Jilly: Writing Flawed Sex and No Sex

The birds are singing, the sap is rising, and we’ve been talking a lot here on the blog about writing great sex scenes.

Kay started the party by sharing her battle to reward her long-suffering hero and heroine with a gold-plated, caviar-coated, champagne-drenched, Lamborghini-driving, high-quality, meaningful one-on-one. Last Saturday Michaeline shared her thoughts on the sex scenes in Charmed and Dangerous, an anthology of short gay fantasy stories, and yesterday she told us about a pair of happy couplings she decided not to write. In between, Nancy gave us five points to ponder about writing sex in the romance genre.

I’d like to drop another suggestion into the mix.

According to the Romance Writers of America, a romance contains two elements: a central love story, and an emotionally satisfying and optimistic ending.

We learned in class at McDaniel (and I truly believe) that a story starts when the conflict starts, and ends when it ends. As the story unfolds, the tension rises and the pace increases until the implacable opposition between protagonist and antagonist comes to a head in one final winner-takes-all battle. Once that conflict is resolved, the reader’s investment in the story is repaid and it’s time to wrap everything up with a big, shiny bow.

So if a love story is the central spine of a romance, the story ends as soon as all obstacles to the romance have been resolved. To my mind, this means the end of the book is the only time that the characters should get to enjoy mind-blowingly fabulous sex (on or off the page) with no downsides or complications whatsoever. Ideally the big, shiny bow of a happy ending should include the prospect of much more of the same in the characters’ shared future.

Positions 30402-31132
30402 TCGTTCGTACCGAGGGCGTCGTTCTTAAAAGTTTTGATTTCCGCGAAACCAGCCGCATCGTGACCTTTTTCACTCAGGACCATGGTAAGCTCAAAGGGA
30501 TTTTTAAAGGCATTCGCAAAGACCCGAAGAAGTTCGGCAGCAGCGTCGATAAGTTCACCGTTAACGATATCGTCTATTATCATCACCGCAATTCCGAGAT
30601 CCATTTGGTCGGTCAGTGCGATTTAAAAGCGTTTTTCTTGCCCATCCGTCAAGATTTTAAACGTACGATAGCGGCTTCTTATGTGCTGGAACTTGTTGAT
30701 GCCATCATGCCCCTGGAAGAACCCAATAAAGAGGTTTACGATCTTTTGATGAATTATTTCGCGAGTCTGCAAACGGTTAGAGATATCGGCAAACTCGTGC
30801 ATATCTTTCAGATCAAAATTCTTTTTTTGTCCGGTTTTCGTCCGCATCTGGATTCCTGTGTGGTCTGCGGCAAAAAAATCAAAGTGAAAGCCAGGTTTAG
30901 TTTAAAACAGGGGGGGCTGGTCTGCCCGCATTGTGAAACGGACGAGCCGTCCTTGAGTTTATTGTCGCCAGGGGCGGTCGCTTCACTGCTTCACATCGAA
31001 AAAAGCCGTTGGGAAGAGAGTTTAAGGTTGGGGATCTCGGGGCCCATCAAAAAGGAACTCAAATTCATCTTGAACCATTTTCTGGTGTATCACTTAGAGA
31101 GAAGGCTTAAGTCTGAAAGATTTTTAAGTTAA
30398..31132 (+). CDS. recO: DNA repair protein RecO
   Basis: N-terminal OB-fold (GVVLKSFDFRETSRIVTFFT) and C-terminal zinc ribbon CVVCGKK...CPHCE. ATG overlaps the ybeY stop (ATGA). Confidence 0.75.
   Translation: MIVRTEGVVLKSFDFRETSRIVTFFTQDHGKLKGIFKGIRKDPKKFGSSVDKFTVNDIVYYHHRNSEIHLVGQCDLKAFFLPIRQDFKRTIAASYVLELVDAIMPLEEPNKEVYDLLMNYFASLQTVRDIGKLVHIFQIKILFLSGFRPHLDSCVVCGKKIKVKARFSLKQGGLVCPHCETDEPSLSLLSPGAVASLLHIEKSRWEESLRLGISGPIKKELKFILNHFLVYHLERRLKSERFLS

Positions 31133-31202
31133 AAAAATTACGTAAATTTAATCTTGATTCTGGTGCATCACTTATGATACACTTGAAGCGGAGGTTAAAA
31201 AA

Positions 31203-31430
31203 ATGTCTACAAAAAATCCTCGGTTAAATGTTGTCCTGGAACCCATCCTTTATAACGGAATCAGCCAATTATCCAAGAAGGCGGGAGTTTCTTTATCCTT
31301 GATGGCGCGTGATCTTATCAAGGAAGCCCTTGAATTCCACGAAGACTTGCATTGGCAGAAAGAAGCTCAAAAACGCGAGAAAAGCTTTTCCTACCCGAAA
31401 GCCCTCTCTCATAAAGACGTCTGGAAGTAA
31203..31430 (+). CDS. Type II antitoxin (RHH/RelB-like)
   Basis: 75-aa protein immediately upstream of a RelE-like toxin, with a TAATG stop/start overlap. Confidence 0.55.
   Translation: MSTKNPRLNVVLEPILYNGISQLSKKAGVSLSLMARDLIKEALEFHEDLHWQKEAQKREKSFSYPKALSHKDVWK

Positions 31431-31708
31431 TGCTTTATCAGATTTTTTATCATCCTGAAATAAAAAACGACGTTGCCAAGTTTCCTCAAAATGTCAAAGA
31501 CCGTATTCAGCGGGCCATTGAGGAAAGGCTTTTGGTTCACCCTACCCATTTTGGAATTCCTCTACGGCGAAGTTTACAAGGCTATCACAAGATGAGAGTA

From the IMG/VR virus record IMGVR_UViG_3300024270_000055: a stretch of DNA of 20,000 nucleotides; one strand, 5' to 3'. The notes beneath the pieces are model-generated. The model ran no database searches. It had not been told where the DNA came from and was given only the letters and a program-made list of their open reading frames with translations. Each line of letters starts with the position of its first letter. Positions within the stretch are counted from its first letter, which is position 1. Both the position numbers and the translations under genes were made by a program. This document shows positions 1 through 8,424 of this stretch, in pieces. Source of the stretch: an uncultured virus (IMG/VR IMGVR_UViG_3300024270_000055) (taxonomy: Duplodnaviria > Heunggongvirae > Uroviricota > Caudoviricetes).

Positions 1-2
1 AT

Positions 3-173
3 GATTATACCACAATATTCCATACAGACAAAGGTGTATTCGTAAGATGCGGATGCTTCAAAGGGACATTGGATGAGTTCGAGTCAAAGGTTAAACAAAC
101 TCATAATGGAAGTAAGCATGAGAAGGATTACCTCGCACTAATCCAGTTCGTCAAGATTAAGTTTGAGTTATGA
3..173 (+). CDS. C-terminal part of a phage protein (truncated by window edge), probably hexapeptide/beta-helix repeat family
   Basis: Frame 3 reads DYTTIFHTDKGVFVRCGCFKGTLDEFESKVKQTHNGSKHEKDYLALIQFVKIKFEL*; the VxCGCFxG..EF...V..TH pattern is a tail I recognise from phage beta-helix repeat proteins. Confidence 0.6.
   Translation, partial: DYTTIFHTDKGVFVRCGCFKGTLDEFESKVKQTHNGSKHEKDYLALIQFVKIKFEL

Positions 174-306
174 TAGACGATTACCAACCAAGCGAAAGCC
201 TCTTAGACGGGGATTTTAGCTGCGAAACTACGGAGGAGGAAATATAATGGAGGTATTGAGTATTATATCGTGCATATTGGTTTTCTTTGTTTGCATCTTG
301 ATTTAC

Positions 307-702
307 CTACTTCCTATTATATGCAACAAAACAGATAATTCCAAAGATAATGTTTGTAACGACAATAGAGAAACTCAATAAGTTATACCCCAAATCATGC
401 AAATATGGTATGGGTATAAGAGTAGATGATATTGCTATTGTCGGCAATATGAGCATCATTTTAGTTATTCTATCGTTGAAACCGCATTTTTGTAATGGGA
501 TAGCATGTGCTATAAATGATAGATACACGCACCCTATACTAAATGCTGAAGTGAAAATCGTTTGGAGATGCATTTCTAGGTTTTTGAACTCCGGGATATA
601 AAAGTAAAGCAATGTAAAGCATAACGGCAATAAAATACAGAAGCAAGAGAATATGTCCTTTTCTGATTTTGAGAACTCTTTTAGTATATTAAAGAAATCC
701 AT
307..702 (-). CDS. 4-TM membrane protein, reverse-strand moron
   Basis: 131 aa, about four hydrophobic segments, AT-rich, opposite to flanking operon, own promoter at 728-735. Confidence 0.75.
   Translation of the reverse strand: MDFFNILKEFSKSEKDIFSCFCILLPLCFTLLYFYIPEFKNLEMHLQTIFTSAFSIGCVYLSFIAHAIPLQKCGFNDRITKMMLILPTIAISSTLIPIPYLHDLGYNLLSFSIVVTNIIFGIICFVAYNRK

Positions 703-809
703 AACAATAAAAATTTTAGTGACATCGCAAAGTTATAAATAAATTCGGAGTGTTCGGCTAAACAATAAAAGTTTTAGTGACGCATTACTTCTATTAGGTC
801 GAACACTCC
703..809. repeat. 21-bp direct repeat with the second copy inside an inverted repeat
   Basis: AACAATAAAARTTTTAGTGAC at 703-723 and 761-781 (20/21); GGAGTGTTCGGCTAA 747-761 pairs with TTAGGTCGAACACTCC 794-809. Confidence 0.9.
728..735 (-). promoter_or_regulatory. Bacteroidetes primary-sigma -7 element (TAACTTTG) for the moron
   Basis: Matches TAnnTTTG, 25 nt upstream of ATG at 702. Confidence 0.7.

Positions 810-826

That’s not to say the characters can’t have a good time together in the meantime. Of course they can. Just that whatever they do together during the story—whether they jump into bed at the first opportunity or resist with ever fiber of their beings—should ratchet up the tension until the final denouement is reached.

Which leads me to the suggestion that much of the fun and challenge in writing romantic relationships is to write scenes with problematic sex or no sex. The complications could be physical, emotional, and/or external—just as long as they’re not all resolved until the very end of the book.

For example:

Grace Burrowes’ RITA finalist Darius (Book 1 in the Lonely Lords series) is a lovely example of great sex causing horrible complications. A dying nobleman in need of an heir to safeguard his family’s future offers an impecunious young rake a fortune if he will impregnate the nobleman’s beautiful young wife, walk away and keep the secret. All three main players have credible and sympathetic reasons for accepting the deal. The hero and heroine are both determined that their acts of procreation should not become lovemaking, but of course, things don’t go to plan. Physical pleasure comes first, then emotional connection. The closer they grow, the worse the situation becomes, until (spoiler!) everything is resolved in a highly satisfactory fashion.

Most friends to lovers plots work the other way around—the characters already enjoy a powerful emotional bond but have no plans to sully/endanger their relationship with the physical. Take Nick, the hero of Jenny Crusie’s Crazy For You. He’s been in love with the heroine, Quinn, for years, but he’s commitment-phobic and keeps his lust for her tightly locked down. He’s most comfortable when she’s in a relationship with someone else, because he treasures their friendship, which he believes is more important than any fling. Until Quinn initiates a fling with him, and his entire worldview is thrown into disarray. Yay!